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Pregnancy drinking case fails

 

Women’s charities welcome Court of Appeal ruling that drinking in pregnancy is not a crime

 

The Court of Appeal has ruled that the mother of a girl born with Foetal Alcohol Syndrome did not commit a crime under the Offences Against the Person Act 1861 by drinking during pregnancy. A council in the North West of England had hoped to prove this in order to claim criminal injuries compensation for the child.

 

The British Pregnancy Advisory Service (bpas) and Birthrights intervened in the case because they believed it would establish a legal precedent which could be used to prosecute women who drink while pregnant and would do nothing for the health of alcoholic mothers and their babies. The two women’s charities welcomed the ruling today, following a hearing last month.

 

Ann Furedi, chief executive of the British Pregnancy Advisory Service and Rebecca Schiller, co-chair of Birthrights, said:

 

“This is an extremely important ruling for women everywhere. The UK’s highest courts have recognised that women must be able to make their own decisions about their pregnancies.

 

“Both the immediate and broader implications of the case were troubling. In seeking to establish that the damage caused to a foetus through heavy drinking was a criminal offence, the case called into question women’s legal status while pregnant, and right to make their own decisions. Any ruling which found that drinking while pregnant constituted a ‘crime of violence’ could have paved the way to the criminalisation of pregnant women’s behaviour – an alarming prospect given the ever expanding list of activities women are warned may pose a risk to the health of their baby.

 

“A small number of women drink very heavily throughout their pregnancy. Their problems will not be helped either by the threat of prosecution - making them even less likely to seek help - or through ever more warnings about the dangers of ‎drinking while pregnant. Women in this situation need rapid access to specialist help and support, as do children born with disability caused by alcohol abuse. This case was brought by the council in order to win compensation for a child born with Foetal Alcohol Syndrome, which could be used to fund her care. We must find a way to ensure that the small number of children born with this condition have the resources they need to live their lives to the full without resorting to criminalising their mothers.”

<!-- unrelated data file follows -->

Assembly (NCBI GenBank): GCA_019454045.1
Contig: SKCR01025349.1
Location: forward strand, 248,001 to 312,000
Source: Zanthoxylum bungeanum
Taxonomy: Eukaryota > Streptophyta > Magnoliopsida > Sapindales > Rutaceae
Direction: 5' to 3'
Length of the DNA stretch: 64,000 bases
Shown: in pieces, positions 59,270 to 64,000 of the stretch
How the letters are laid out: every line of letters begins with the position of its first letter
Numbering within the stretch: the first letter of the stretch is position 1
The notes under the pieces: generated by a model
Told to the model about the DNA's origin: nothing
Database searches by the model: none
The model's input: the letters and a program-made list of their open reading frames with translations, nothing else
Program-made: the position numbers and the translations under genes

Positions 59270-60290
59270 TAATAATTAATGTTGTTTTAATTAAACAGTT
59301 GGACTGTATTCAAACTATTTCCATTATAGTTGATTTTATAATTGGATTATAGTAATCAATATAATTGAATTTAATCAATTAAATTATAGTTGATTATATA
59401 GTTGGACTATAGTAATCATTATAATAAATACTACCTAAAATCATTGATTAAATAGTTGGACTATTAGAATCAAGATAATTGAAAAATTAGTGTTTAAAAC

Notes for editors:

 

Foetal Alcohol Syndrome is a complex condition, denoting a collection of features including retarded growth, facial abnormalities and intellectual impairment, and there is continuing uncertainty in the medical community over the relationship between alcohol consumption and harm to the foetus. While it occurs in babies born to alcoholic women, most babies of alcoholic women will not be affected, as other factors - including nutritional status, genetic make-up of mother and foetus, age and general health - are also believed to play a role

 

There were 252 diagnoses of Foetal Alcohol Syndrome in England in 2012-2013.

 

For more information please contact press@bpas.org or Clare Murphy at bpas on 07788 725185 or Rebecca Schiller at Birthrights on 07793084945

 

About Birthrights

 

Birthrights is the UK's only organisation dedicated to improving women's experience of pregnancy and childbirth by promoting respect for human rights. We believe that all women are entitled to respectful maternity care that protects their fundamental rights to dignity, autonomy, privacy and equality. We aspire to advance the human rights and lawful treatment of all child-bearing women. Birthrights is a registered charity funded entirely by donations and run by volunteers. More information can be found at birthrights.org.uk.

 

About bpas

 

bpas is a charity which provides reproductive healthcare services including pregnancy counselling, abortion care, miscarriage management and contraception from more than 40 centres across the UK. It supports and advocates for reproductive choice. More information can be found at www.bpas.org

 

 

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